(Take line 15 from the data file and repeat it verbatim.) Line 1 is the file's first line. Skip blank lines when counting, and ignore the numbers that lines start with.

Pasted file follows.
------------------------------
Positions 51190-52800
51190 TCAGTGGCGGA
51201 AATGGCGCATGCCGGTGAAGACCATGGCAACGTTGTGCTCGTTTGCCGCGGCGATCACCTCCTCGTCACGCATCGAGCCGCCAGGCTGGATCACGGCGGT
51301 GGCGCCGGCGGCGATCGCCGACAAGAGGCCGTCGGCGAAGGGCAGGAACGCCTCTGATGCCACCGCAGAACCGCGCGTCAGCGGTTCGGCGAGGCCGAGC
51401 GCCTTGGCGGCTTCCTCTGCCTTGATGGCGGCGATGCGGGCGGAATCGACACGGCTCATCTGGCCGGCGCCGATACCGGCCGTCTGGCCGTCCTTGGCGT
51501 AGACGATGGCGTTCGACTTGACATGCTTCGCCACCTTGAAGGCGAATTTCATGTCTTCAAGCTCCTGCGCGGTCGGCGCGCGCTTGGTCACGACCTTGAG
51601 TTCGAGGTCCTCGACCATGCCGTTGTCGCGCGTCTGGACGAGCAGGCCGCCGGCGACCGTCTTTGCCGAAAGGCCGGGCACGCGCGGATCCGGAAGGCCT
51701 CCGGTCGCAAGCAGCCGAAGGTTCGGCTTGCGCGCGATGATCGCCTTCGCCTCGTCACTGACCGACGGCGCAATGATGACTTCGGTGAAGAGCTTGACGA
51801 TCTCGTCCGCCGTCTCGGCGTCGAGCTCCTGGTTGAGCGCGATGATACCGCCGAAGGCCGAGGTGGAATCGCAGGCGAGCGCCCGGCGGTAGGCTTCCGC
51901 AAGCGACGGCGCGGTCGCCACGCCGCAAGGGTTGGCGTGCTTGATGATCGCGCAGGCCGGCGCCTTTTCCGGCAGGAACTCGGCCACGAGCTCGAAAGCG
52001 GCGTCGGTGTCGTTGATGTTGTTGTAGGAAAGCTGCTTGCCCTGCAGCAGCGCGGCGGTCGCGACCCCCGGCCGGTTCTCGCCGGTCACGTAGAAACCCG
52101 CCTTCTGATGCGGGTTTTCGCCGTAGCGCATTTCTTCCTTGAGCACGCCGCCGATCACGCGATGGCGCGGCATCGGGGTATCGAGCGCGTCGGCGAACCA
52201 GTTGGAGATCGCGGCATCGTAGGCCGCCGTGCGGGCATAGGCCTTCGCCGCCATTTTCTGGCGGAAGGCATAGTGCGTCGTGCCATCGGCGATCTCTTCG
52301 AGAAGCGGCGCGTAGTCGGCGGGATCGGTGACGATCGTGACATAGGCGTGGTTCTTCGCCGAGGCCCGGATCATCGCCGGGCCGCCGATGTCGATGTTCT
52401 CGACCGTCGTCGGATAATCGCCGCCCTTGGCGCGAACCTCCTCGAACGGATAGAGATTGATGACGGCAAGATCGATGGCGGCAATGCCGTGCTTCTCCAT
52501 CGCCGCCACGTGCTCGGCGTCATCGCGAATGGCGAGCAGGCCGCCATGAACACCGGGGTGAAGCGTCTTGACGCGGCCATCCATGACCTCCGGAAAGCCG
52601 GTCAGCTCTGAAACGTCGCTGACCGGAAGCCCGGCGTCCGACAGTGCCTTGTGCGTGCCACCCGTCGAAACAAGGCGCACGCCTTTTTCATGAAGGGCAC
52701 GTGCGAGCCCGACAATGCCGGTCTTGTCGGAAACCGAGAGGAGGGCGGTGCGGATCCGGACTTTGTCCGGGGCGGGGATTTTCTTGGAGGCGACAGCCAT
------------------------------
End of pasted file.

52401 CGACCGTCGTCGGATAATCGCCGCCCTTGGCGCGAACCTCCTCGAACGGATAGAGATTGATGACGGCAAGATCGATGGCGGCAATGCCGTGCTTCTCCAT